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Taming malaria in the marshlands

Unicef South Sudan

In the marshes on the outskirts of Malakal Town in South Sudan’s Upper Nile State, Nyanbol Mijak (28) lives with her five children, withstanding the hardships of a devasting flood that has deluged this part of the country for several months now. One evening her youngest daughter went to bed with a high fever. At night, the daughter was vomiting and convulsing, which caused a lot of distress for the mother.

“I didn’t know how to help her. I was worried,” she says. The following morning, she walked through the mud and the slush to reach a health facility to seek medical services. At the health centre, Nyanbol’s daughter was diagnosed with malaria. Nyanbol knows about the pervasiveness of malaria and how deadly it can be. Just a month earlier, she had seen an 11-year-old boy in her neighbourhood succumbing to the disease.

“The boy had been complaining of headache and fever. Before he was brought to the health facility to receive treatment, he started vomiting and convulsing and soon died,” says Nyanbol. This experience, she says, made her very concerned about her child.

The Assosa Primary Healthcare Centre, where Nyanbol takes her children for treatment, delivers lifesaving medical services to the community, with support from UNICEF.

UNICEF works in partnership with the Ministry of Health and the World Bank to train health workers to provide insecticide-treated bednets and medicines to treat malaria. Additionally, UNICEF supports health workers and community mobilizers to create awareness about the dangers of malaria, and to seek medical care – as the disease can be fatal if left untreated.

At the Assosa health facility, Nyanbol’s daughter was given malaria treatment. “They gave her artesunate injection and she quickly recovered,” Nyanbol says.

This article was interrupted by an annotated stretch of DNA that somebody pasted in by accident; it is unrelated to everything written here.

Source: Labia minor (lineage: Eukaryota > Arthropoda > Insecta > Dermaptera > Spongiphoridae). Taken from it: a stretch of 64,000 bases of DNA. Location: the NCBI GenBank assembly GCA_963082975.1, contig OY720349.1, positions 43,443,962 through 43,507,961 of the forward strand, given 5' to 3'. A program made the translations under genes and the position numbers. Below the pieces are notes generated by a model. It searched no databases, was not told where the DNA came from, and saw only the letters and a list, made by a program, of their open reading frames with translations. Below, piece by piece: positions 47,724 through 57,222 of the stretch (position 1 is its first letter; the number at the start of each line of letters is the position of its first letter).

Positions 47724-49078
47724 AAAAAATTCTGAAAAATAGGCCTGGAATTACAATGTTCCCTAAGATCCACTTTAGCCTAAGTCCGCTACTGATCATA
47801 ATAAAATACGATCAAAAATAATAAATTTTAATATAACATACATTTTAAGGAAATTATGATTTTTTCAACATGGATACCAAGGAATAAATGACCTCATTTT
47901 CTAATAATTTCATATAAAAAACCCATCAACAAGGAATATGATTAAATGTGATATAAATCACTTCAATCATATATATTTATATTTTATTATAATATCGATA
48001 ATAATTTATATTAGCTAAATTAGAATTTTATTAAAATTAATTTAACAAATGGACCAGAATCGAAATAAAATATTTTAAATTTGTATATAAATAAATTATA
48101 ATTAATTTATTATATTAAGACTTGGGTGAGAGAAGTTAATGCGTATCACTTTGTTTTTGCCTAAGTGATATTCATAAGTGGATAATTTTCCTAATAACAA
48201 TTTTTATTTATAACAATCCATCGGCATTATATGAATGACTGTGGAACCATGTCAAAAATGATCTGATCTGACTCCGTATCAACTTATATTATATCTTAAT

Without it, her daughter could have died. Anyang Wien, a clinical officer at the health facility, is proud of the work he does and the assistance he provides to people in need of health care.

“Without the services of this health facility, access to malaria treatment would be very difficult,” Anyang says as he shows us his medical records, indicating a weekly average of 20 malaria cases. Worried he adds “the number of malaria cases is expected to rise at the peak of the rainy season around November.”

To strengthen prevention measures and reduce the cases of malaria in Upper Nile State, mosquito nets are distributed to vulnerable households. The families also receive continuous health education from a network of social mobilizers and volunteers.

Nyanbol rushed her sick daughter to the health clinic

Ending his visit to the health facility Unziku Tolbert, health specialist with UNICEF in Upper Nile State, summarizes the importance of an integrated approach to address the health challenges people in the area face: “Curative health care alongside preventive health services like health education sessions conducted at the health facilities and within the households promote healthy living and provide lifesaving support for children and mothers.”

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